Rule 4:
Standards for Professional Conduct and Duties of Practitioner

(a) Discipline. Unless otherwise provided by specific rule of the Court, the disciplinary standard for practice is the Model Rules of Professional Conduct adopted by the American Bar Association on August 2, 1983, as amended.

(b) Professional Misconduct. A practitioner is subject to the Court's disciplinary authority for professional misconduct.

(1) Professional misconduct means:

(A) an act or omission that violates the Court's disciplinary standard or any other disciplinary rules applicable to the practitioner; or

(B) an act or omission that resulted in discipline by another jurisdiction at any time after the practitioner's admission to practice before the Court.

(2) Professional misconduct may also mean a failure to comply with any rule of the Court.

(c) Duties of Practitioners.

(1) A practitioner must, not later than ten days after the occurrence, provide written notification to the Clerk, to all clients presently represented before the Court, and to all adverse parties in those cases of any of the following actions regarding that practitioner:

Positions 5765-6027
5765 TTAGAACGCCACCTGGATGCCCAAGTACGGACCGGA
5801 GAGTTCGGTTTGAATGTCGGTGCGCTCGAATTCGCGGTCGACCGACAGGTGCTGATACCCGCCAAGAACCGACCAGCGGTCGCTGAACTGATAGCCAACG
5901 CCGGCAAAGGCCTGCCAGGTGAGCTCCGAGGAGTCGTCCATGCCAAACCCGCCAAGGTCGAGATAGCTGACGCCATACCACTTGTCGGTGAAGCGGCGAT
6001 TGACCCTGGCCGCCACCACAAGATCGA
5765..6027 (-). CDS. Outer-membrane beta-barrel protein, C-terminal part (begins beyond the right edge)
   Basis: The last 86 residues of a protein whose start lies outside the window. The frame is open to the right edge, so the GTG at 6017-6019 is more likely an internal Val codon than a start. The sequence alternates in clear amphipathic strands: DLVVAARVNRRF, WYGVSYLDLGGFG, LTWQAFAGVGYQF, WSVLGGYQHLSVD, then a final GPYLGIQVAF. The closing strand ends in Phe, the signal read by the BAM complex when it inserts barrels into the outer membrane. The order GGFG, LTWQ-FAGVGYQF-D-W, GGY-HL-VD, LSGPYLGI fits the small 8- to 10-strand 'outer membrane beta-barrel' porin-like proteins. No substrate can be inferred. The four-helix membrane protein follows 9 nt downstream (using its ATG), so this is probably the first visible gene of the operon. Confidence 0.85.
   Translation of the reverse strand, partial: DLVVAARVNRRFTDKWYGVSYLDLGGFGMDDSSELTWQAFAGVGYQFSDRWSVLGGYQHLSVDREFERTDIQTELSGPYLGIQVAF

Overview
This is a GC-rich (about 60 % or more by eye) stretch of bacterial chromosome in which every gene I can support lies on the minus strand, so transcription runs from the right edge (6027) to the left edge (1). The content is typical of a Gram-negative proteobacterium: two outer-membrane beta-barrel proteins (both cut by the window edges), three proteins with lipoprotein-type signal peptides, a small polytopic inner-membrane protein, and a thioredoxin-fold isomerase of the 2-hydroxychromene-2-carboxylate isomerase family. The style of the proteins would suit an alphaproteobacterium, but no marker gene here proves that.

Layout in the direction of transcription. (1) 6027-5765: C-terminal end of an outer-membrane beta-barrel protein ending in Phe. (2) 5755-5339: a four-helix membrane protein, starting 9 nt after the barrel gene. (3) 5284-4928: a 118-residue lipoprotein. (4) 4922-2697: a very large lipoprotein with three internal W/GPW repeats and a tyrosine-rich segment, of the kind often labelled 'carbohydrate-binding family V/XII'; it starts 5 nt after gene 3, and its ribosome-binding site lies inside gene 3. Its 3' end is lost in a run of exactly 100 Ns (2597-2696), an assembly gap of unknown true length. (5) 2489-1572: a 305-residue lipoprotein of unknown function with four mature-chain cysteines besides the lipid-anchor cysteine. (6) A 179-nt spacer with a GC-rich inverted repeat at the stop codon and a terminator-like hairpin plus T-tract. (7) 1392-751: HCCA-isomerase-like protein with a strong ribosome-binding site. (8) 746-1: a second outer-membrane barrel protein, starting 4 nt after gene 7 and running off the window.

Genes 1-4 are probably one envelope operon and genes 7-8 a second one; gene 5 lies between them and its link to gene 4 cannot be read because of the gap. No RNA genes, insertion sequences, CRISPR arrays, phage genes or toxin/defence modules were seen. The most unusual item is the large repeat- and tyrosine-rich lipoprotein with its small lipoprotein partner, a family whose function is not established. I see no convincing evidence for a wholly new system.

(A) Public discipline for professional misconduct or administrative suspension for any reason;

(B) indictment of or other equivalent formal charge with a serious crime (as defined in Rule 7(b)(3));

(C) conviction of a serious crime (as defined in Rule 7(b)(3));

(D) disbarment on consent;

(E) resignation from the bar of any court while an investigation into an allegation of misconduct is pending; or;

(F) in the case of a non-attorney practitioner, loss of sponsorship, see Rule 1(e), above.

(2) A practitioner before the Court must promptly provide written notification to the Clerk of any change of address. See Rule 1(d) above.